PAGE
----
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Amid increasing censorship, Georges Bahgory reflects on bygone artistic era

“I feel like I am one of the last remaining people of an Egypt that will soon be dead forever,” says the 80-year old visual artist Georges Bahgory from his studio as he looks down upon the crowded and loud Marouf Street in downtown Cairo.

“You used to have to wear a suit or an elegant dress to walk here. Now ugliness is in fashion, and my vision is polluted.”

But within seconds, his eyes light up as he turns to me and cracks up, seemingly at his own glumness.

“I really love laughing, you know? Laughing and art really are the only way through all of this …” He pauses and waves his hand before adding, “shit.”

Born in 1932 in the small Upper Egyptian village of Bahgora after which his family is named, the artist has witnessed two revolutions, and has been a longtime friend of cultural icons such as Abdel Halim Hafez and Naguib Mahfouz. Bahgory is currently best known for his political cartoons, commonly featured in Egyptian publications over the last half-century, and is referred to as “the granddaddy of Egyptian caricature.” But this label does little justice to his overall artistic legacy and contributions to society.

Upon visiting his studio — which is a time warp with old music records playing and black-and-white photos of a young Bahgory hanging out with the likes of Hafez — it is clear that his artistic production spans political cartoons on paper, but also stone sculptures, large-scale oil paintings, drawings, short stories, children’s books, and beautiful khayameya fabric, among many other things. Room after room, the walls and floors are covered with artworks that easily number in the tens of thousands. Bahgory has many other rooms like these around Cairo and in France, where he has seasonally resided and exhibited for the past three decades.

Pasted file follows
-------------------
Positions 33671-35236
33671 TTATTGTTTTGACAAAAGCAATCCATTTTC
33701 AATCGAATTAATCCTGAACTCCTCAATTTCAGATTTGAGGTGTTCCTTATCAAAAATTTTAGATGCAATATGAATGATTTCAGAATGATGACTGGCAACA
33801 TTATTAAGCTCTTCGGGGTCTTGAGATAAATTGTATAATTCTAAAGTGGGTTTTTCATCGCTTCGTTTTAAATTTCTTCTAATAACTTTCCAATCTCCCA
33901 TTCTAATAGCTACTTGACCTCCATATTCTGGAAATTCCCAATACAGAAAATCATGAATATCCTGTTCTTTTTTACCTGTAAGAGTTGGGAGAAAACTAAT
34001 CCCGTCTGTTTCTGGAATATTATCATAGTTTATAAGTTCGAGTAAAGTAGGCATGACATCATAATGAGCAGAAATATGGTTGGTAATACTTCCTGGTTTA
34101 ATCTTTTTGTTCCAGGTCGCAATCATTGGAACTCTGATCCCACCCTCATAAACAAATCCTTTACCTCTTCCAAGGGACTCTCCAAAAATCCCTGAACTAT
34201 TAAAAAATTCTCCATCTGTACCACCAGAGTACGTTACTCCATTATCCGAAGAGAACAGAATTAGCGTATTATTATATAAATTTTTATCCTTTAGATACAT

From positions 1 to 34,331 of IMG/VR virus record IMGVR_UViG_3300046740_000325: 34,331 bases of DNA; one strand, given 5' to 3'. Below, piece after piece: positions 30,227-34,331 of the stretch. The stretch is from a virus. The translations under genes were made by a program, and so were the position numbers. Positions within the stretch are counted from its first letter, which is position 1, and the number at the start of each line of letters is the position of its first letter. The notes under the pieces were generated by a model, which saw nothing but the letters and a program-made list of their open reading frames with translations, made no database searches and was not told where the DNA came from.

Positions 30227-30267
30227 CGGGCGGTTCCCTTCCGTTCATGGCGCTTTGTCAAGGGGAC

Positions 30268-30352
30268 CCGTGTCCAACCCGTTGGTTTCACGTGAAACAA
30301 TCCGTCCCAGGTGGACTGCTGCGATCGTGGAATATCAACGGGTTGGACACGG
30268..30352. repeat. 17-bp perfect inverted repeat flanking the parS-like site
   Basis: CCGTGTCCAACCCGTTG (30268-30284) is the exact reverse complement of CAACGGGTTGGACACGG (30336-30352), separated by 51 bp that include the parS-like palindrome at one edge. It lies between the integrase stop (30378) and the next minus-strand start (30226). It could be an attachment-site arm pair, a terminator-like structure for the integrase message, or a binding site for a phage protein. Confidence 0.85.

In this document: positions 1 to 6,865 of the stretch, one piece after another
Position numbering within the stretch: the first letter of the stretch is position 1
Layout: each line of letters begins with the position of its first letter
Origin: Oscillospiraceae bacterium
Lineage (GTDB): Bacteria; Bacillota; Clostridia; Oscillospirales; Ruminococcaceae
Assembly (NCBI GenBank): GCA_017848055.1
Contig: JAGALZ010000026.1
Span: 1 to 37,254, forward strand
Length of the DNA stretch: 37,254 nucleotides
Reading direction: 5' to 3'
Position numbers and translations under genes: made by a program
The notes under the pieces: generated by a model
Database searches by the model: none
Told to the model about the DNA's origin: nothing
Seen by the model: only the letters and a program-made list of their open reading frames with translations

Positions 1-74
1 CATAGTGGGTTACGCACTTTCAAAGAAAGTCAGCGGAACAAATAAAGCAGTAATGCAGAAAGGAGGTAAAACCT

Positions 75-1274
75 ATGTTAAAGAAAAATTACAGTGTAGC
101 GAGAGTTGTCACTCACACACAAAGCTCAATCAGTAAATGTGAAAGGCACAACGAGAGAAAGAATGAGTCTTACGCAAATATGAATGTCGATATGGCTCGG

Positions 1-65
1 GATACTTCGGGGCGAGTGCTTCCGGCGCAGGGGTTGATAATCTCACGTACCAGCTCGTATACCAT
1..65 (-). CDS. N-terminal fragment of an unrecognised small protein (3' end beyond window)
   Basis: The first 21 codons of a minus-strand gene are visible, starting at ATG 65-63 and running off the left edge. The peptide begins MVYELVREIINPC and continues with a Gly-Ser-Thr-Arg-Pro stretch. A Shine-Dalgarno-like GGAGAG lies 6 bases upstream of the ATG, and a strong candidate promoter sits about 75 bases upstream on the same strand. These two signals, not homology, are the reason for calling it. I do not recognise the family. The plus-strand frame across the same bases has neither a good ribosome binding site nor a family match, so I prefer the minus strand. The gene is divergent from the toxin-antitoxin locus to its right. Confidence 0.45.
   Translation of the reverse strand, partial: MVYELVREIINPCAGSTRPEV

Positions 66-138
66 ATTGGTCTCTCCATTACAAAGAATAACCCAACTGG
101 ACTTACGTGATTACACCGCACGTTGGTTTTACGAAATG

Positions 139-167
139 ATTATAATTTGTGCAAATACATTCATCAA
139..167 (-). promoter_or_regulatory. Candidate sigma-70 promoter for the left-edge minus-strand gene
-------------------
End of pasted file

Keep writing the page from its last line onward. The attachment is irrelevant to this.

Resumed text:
“For about 50 years, I have worked on my art almost everyday from 10 am until sometime into the night,” he says.

The content of Bahgory’s artwork, when not too abstract, often highlights common aspects of Egyptian culture and history. Om Kalthoum, Hafez and many other musicians, writers, belly dancers and folk instruments are recurring motifs in his work. You also have scenes from coffee shops, streets, and fruit stands, as well as religious symbolism thrown into the mix.